Masters Theses

Date of Award


Degree Type


Degree Name

Master of Science


Communication and Information

Major Professor

Dr. Eric Haley

Committee Members

Dr. Eric Haley, Dr. Matthew Pittman, Professor Robyn Blakeman


Packaging is a crucial aspect in the marketing world. It can give implicit and explicit cues about the content within. Food packaging is especially crucial to examine when analyzing health perceptions about a product. Packaging is a communication vehicle for the consumer to perceive the quality of the food or beverage product and possibly infer if the product is healthy just by examining the exterior of the product. This research hopes to determine if consumers base perceived health notions on bottle shape and/or color. By manipulating the shape and color of the bottle, the study is looking to find any significant differences in perceived health ideas. Three hundred nineteen individuals in the United States took a survey that examined four stimuli. Each stimulus was an image of the fruit-juice product in a bottle that had been manipulated to be tall and slim or short and wide. Each of the manipulated bottle’s label and top was assigned the color yellow and green. The participants received one of the randomly assigned stimuli to examine and answer questions regarding product quality, nutrition, health, and confidence.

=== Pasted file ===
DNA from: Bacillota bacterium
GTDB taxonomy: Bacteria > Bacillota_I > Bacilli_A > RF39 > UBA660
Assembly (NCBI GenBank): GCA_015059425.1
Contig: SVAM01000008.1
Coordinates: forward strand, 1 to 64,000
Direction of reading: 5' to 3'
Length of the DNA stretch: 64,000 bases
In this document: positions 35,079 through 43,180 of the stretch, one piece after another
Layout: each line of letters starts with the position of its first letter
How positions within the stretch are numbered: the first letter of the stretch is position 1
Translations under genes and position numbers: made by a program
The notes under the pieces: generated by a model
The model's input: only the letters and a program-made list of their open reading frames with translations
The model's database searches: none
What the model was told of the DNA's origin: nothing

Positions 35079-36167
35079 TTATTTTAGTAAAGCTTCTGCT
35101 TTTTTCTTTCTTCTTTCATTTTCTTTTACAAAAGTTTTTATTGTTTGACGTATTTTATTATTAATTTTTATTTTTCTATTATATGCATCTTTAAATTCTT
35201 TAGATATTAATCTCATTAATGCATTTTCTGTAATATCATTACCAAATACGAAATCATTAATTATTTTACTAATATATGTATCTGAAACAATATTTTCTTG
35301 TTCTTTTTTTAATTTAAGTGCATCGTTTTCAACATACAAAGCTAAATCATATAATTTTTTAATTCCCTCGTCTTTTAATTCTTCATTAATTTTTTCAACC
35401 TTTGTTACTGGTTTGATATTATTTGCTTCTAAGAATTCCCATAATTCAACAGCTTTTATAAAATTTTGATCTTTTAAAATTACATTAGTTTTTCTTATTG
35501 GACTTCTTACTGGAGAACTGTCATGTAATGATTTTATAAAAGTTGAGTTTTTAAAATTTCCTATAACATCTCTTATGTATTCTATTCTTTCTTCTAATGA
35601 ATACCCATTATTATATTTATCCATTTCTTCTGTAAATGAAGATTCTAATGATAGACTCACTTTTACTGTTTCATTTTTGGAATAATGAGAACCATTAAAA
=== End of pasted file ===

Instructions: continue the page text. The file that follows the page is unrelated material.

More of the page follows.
The results found that there is not a significant difference in the shape of the beverage bottle influencing health perceptions about the product. However, the color yellow was seen as less attractive and less “healthy” than the color green. Although there was no major significance found between packaging shape and color impacting consumer perceived health notions in this study, that could be due to the limited sample size and time-line of the study. More research should be considered to fully understand if a product’s package shape and color can impact consumers perceived notions on health. This is important for food marketers and advertisers to examine to lessen the gap between the product’s actual health benefits and the perceived health benefits based on the exterior of the product.

Files over 3MB may be slow to open. For best results, right-click and select "save as..."